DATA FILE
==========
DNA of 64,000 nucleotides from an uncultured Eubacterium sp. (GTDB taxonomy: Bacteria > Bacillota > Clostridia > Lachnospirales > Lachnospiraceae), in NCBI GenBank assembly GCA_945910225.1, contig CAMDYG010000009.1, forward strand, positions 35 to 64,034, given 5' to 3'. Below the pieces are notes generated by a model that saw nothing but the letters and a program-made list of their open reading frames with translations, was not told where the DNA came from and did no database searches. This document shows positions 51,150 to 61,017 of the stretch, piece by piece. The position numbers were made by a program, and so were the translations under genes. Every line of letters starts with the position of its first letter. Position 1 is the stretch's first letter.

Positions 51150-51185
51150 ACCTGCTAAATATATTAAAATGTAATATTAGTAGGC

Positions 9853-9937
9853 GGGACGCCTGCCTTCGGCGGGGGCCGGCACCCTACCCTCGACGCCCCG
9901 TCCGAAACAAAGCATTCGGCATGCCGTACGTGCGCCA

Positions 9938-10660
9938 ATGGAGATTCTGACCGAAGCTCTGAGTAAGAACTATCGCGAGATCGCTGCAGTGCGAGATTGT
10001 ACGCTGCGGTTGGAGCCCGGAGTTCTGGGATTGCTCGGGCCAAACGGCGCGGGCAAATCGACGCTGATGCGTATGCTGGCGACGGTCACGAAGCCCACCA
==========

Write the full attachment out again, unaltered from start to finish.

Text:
DNA of 64,000 nucleotides from an uncultured Eubacterium sp. (GTDB taxonomy: Bacteria > Bacillota > Clostridia > Lachnospirales > Lachnospiraceae), in NCBI GenBank assembly GCA_945910225.1, contig CAMDYG010000009.1, forward strand, positions 35 to 64,034, given 5' to 3'. Below the pieces are notes generated by a model that saw nothing but the letters and a program-made list of their open reading frames with translations, was not told where the DNA came from and did no database searches. This document shows positions 51,150 to 61,017 of the stretch, piece by piece. The position numbers were made by a program, and so were the translations under genes. Every line of letters starts with the position of its first letter. Position 1 is the stretch's first letter.

Positions 51150-51185
51150 ACCTGCTAAATATATTAAAATGTAATATTAGTAGGC

Positions 9853-9937
9853 GGGACGCCTGCCTTCGGCGGGGGCCGGCACCCTACCCTCGACGCCCCG
9901 TCCGAAACAAAGCATTCGGCATGCCGTACGTGCGCCA

Positions 9938-10660
9938 ATGGAGATTCTGACCGAAGCTCTGAGTAAGAACTATCGCGAGATCGCTGCAGTGCGAGATTGT
10001 ACGCTGCGGTTGGAGCCCGGAGTTCTGGGATTGCTCGGGCCAAACGGCGCGGGCAAATCGACGCTGATGCGTATGCTGGCGACGGTCACGAAGCCCACCA